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I have a "headless" *NIX host -- let's call it 'foo' -- that is to be accessible via SSH and VNC-tunneled-over-SSH on an arbitrary 192.168.x.y/24 private LAN. Sometimes, I want to physically move 'foo' from one LAN to another, so 'x' depends on the LAN, and I want 'y' to be constant, with an ordered list of alternatives to handle allocation contention.

So although I want a static address ( to target with SSH ), I also need it to be dynamic ( to match the subnet of the LAN it has been attached to ).

Yes, some routers allow "special sauce" like DHCP reservation or additional routing configuration, but let's say that I don't have access to the router, but I can expect it to provide DHCP.

So, if I were to do this manually, I would set 'foo' up to use DHCP on boot, and once I get a shell, I can look at the gateway address to figure out my subnet, 192.168.x.0, where 'x' is what varies from one LAN to another; then I would edit '/etc/network/interfaces' ( or equivalent ) to switch from DHCP to static, synthesizing the address from 'x' and the constant 'y' ( first pinging 192.168.x.y to check if it's occupied and if so, choosing the next 'y' from a list of pre-defined choices, so in less optimal situations, I might have to try several addresses when I run SSH ), and then restarting the networking service.

A trickier variation would be a LAN that lacks DHCP; in that case, the subnet could probably be guessed by sampling some LAN traffic.

If such a setup could be automated, then 'foo' could simply be attached to an arbitrary LAN and booted, and there would be a good chance of finding its IP address first try.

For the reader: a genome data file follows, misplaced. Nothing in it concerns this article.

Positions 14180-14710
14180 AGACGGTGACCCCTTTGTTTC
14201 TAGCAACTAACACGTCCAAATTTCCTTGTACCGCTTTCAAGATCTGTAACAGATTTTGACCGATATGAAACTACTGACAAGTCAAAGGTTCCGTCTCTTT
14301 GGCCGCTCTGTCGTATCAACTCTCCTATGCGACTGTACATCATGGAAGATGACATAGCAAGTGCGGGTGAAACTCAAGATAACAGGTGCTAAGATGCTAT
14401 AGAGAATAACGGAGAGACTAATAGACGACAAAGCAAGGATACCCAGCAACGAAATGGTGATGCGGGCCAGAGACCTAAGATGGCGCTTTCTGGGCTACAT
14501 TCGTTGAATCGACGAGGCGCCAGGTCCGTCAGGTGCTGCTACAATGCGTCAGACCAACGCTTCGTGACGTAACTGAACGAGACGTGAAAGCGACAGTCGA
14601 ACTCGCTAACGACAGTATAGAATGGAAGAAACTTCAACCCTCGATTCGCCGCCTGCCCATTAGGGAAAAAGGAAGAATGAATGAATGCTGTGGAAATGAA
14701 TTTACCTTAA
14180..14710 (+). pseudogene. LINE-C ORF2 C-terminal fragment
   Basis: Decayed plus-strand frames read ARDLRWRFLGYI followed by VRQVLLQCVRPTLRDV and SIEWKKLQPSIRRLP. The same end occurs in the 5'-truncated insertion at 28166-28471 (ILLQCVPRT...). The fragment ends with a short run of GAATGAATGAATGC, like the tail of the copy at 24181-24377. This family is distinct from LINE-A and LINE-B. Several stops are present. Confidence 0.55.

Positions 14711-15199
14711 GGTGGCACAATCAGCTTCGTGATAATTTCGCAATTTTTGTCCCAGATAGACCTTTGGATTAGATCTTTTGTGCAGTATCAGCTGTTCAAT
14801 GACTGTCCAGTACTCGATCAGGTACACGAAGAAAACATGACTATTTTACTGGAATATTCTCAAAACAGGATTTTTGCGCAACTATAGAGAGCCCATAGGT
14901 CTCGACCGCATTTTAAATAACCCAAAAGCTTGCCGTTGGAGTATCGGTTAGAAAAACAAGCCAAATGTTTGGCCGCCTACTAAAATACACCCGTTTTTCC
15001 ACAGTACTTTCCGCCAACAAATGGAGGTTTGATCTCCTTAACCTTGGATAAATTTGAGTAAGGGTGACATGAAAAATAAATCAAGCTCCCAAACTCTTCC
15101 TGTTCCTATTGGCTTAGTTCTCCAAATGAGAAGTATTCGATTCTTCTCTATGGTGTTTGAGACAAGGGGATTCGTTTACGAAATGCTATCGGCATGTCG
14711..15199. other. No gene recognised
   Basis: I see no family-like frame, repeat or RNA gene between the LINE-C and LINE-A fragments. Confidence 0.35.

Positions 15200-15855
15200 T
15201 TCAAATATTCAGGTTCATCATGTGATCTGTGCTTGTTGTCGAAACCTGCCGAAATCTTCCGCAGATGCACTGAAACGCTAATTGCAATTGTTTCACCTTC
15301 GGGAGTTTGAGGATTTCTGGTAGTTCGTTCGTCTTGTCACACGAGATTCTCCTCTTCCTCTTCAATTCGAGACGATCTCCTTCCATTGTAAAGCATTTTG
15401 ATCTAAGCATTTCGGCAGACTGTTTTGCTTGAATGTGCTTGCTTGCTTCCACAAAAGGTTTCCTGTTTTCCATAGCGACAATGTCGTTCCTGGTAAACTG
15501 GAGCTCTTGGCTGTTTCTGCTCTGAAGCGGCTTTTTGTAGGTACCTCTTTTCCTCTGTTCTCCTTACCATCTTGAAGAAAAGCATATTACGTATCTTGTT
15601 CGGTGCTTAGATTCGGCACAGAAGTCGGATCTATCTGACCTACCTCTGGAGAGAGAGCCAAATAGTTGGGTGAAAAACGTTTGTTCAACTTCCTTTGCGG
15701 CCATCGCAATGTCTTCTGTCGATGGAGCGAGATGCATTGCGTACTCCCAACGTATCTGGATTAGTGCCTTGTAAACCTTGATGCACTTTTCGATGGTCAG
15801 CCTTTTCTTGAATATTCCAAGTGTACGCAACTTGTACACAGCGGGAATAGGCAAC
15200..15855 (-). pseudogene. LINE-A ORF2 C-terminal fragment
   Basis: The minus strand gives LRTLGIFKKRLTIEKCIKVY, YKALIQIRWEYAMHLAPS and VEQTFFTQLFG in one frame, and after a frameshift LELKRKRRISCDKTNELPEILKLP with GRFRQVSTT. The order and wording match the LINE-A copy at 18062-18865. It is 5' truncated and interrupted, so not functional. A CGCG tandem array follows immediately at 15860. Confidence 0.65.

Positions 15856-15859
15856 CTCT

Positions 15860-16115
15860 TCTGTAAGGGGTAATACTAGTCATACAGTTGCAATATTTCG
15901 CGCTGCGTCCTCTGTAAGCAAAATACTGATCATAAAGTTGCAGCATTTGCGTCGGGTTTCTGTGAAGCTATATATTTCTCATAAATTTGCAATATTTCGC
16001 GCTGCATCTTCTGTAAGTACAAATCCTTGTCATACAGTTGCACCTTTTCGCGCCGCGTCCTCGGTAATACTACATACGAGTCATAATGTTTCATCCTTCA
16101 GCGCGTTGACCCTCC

Are there any clever ways to do what I'm after?

Remember, all configuration must be done on host 'foo', and the only assumption that can be made about the target LAN to which it is attached is that it uses a 192.168.x.y/24 private subnet.

  • you will have to leave it as DHCP. and run a script to analyze the gateway provided and then change the address. the tricky part will be making sure its set back to DHCP for the next boot, or the whole thing would call apart. The script itself would be OS dependent. its pretty easy to modify the /etc/network/interfaces file and restart the networking service on linux from a script, and windows has netsh and WMI that could do it. – Frank Thomas Apr 9 '15 at 18:36
  • Frank, right, this is *NIX-only, I've edited the question to reflect that. But yeah, it sounds like I have to cook up my own solution; I thought there might already exist a tool to do something like this. Is there a way to force '/etc/network/interfaces' to start from a "template" ( so it always boots with DHCP )...? – bernz Apr 9 '15 at 18:38
  • don't forget when you connect this ... um, shall we say "lurking" device ... into the ... ah, "foreign" network, your assumption of an IP range of 192.168 is inadequate. it could be 10, 10.1, 10.0.1, ... you get the drift. However it's no more difficult than your example. – Daniel Apr 9 '15 at 18:39
  • @bernz ... PM me if you want me to write this script for you. – Daniel Apr 9 '15 at 18:40
  • Thanks Daniel, agreed. In my use case, it's a RasPi that I want to drag between home and work -- not for anything nefarious, mind you ;-) -- and both networks are using 192.168.x.y private subnets. @Daniel, sorry, I'm a in novice mode here... there doesn't appear to be a PM feature for StackExchange... if you don't mind posting the script here, though, that'd be appreciated. :-) – bernz Apr 9 '15 at 18:41
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Some bugs probably, but should be enough to do what's needed.

run as root.


#!/bin/bash

ARPCOUNT=10
LOCALNET=`route | grep default | awk '{print $2}' | cut -f1-3 -d'.'`
NETMASK=`route | grep default | awk '{print $3}'`
DEVICE=`route | grep default | awk '{print $8}'`

for ((xval=100; xval<254; xval++ )) ; do

    CURIP=$LOCALNET.$xval

    arping -c $ARPCOUNT $CURIP > /dev/null
    ARPRESULT=$?

    if ! [ $ARPRESULT ] ; then
    echo "No IP found at $CURIP."

    else
    route
    ifconfig $DEVICE down
    ifconfig $DEVICE $LOCALNET.$xval netmask $NETMASK
    ifconfig $DEVICE up
    route
    echo "Changed to IP $CURIP."
    exit
    fi

done
  • Thanks, this looks like a great start; I will learn from and hack on it until it's working for my device. – bernz Apr 10 '15 at 12:56

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